EAT clarification on determining 'long-term' nature of a disability

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25 September, 2019

Ruth Rule-Mullen
Partner and Head of Public Sector Employment

In Nissa v. Waverly Education Foundation, the claimant, a science teacher, suffered from Fibromyalgia. She had suffered from the condition from December 2015, and resigned effective from 31 August 2016. She brought a claim for disability discrimination claiming her impairment caused her to suffer a substantial and long-term adverse effect on her ability to carry out day-today activities. Her claim was challenged on the basis that she wasn't officially diagnosed until August 2016 and that her symptoms may improve if she was no longer in employment, meaning it could not be likely that the effects would be long term.

The EAT held that in defining long-term, the House of Lords in SCA Packaging Ltd v. Boyle clarified that in considering whether something was likely, it must be asked whether it could well happen. Employers should look at the reality of the risk - whether it could well happen on a broader view of the evidence and not with the benefit of hindsight. The employer had applied hindsight and focused on the timeframe of diagnosis as opposed to the actual effects of impairment and likely possibilities at that point in time.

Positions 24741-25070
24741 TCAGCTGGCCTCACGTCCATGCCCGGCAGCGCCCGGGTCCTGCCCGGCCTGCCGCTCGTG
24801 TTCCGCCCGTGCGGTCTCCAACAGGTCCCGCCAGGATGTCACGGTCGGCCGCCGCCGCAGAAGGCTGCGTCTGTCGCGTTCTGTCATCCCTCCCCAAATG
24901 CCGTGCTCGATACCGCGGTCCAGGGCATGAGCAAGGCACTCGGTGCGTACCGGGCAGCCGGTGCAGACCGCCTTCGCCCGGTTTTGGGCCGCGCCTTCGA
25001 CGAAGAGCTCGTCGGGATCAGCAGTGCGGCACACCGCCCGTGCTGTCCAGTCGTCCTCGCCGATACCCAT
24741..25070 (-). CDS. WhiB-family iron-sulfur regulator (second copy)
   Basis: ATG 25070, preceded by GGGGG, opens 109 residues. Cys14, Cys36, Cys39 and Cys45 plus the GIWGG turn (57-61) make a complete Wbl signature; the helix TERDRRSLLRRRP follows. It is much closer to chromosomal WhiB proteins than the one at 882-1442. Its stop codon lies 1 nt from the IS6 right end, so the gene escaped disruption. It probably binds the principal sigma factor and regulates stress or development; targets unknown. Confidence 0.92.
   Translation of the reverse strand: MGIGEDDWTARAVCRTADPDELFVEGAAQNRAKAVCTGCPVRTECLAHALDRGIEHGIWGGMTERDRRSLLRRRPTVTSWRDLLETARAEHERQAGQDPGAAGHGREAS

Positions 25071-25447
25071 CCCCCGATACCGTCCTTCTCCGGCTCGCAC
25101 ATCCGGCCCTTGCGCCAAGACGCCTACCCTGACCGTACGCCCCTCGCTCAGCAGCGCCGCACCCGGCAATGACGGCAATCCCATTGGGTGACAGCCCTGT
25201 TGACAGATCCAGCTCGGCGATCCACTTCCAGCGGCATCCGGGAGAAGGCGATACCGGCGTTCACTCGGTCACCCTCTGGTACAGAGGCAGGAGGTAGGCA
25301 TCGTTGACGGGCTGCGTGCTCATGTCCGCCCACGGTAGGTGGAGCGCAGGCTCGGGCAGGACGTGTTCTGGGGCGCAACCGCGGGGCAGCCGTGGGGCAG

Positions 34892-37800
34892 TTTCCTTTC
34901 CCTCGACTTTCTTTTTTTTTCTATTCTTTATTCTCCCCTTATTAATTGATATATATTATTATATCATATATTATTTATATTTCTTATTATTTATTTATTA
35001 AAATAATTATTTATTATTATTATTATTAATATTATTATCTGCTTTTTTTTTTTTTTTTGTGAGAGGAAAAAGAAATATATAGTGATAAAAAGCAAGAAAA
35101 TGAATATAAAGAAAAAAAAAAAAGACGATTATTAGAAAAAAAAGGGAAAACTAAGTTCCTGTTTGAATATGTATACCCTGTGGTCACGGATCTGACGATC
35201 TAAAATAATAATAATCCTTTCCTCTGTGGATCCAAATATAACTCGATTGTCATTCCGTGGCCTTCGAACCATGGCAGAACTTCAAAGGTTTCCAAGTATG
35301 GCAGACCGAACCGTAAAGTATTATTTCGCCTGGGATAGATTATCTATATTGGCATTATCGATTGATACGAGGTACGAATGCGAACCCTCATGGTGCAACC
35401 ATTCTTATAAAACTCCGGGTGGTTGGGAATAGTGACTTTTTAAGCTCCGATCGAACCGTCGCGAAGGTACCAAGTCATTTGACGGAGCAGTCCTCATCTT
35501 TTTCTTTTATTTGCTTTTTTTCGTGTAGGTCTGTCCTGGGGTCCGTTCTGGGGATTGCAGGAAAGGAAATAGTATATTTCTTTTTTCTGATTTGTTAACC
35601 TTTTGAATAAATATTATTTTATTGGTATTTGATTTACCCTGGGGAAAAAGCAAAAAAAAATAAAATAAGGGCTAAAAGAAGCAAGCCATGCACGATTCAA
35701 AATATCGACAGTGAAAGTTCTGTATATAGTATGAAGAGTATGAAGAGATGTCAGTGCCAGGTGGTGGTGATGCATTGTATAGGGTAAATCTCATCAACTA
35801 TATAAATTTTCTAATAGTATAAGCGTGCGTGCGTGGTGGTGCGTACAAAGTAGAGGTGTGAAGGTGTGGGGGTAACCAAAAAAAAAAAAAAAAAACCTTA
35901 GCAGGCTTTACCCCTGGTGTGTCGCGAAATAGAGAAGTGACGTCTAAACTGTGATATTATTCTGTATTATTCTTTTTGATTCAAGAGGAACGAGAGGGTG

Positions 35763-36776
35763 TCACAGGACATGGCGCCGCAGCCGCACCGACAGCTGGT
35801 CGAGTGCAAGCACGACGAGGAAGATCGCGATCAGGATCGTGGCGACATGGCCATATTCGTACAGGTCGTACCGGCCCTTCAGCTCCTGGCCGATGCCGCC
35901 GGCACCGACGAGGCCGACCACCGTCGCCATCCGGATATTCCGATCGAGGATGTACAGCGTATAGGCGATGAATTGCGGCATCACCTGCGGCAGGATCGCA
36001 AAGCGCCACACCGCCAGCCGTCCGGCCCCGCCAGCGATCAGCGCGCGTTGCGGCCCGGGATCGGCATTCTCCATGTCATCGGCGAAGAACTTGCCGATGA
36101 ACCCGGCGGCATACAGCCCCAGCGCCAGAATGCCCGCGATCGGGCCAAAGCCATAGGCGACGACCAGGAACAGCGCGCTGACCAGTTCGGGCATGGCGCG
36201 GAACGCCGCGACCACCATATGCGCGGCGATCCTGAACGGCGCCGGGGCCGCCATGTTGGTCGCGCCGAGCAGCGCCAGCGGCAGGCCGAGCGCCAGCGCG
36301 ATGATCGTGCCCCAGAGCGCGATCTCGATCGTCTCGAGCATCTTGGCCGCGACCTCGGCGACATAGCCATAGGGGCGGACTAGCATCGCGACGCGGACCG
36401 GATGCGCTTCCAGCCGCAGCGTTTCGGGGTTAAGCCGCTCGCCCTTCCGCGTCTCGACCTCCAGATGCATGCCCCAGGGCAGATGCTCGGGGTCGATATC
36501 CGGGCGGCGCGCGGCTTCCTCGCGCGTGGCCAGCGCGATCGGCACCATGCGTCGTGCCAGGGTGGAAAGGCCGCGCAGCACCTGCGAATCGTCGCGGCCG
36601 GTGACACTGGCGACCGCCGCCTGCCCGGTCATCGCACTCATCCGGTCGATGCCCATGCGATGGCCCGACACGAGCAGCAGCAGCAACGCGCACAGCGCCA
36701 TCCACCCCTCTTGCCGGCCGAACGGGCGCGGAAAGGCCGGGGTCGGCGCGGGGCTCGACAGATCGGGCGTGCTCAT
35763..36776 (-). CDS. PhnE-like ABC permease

As a result of this case, when employers are addressing similar issues regarding potential disability claims, a view must be taken based on the state of play at the time the circumstances arose. Applying the benefit of hindsight could potentially open up employers to criticism and affect the robustness of any defence to litigation.

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